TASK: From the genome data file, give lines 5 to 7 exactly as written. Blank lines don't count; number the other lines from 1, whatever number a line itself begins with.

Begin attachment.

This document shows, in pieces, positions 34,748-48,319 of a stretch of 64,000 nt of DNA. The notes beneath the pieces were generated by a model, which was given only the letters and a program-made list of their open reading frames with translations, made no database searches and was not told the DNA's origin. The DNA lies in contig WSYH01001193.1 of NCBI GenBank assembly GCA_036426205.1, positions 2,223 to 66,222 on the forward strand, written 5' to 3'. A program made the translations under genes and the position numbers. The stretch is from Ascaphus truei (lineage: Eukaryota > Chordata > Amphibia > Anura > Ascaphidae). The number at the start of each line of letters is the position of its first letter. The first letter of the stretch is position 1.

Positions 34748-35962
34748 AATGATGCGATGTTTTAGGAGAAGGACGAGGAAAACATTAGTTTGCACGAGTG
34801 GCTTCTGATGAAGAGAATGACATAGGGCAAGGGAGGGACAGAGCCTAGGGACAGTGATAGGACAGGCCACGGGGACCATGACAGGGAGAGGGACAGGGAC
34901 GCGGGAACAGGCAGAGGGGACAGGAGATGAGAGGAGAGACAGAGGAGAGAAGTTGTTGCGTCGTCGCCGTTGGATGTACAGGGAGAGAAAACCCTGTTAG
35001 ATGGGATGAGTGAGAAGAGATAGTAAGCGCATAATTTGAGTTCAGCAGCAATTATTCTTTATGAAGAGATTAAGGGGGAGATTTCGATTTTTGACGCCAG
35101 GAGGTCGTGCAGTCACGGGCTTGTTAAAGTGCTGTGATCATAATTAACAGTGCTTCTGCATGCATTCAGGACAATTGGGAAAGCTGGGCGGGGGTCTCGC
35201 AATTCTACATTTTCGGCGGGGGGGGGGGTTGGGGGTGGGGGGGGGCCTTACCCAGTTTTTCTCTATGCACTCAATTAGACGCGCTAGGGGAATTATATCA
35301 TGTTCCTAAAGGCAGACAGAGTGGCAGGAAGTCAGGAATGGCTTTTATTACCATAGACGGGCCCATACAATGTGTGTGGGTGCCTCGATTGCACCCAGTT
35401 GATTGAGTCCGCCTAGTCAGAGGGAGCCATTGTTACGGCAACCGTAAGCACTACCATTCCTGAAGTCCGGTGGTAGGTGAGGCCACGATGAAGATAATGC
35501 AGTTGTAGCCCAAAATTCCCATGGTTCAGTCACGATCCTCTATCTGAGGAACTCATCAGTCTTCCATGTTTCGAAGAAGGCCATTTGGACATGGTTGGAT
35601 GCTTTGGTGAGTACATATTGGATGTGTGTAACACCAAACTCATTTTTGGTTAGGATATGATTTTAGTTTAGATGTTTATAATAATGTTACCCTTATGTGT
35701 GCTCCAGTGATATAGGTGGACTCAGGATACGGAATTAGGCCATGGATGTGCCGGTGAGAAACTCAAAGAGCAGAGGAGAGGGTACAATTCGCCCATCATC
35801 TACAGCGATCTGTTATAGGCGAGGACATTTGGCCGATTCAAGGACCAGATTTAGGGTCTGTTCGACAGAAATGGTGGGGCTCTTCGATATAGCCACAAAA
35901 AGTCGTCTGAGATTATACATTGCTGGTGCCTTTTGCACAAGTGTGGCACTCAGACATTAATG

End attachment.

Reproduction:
34901 GCGGGAACAGGCAGAGGGGACAGGAGATGAGAGGAGAGACAGAGGAGAGAAGTTGTTGCGTCGTCGCCGTTGGATGTACAGGGAGAGAAAACCCTGTTAG
35001 ATGGGATGAGTGAGAAGAGATAGTAAGCGCATAATTTGAGTTCAGCAGCAATTATTCTTTATGAAGAGATTAAGGGGGAGATTTCGATTTTTGACGCCAG
35101 GAGGTCGTGCAGTCACGGGCTTGTTAAAGTGCTGTGATCATAATTAACAGTGCTTCTGCATGCATTCAGGACAATTGGGAAAGCTGGGCGGGGGTCTCGC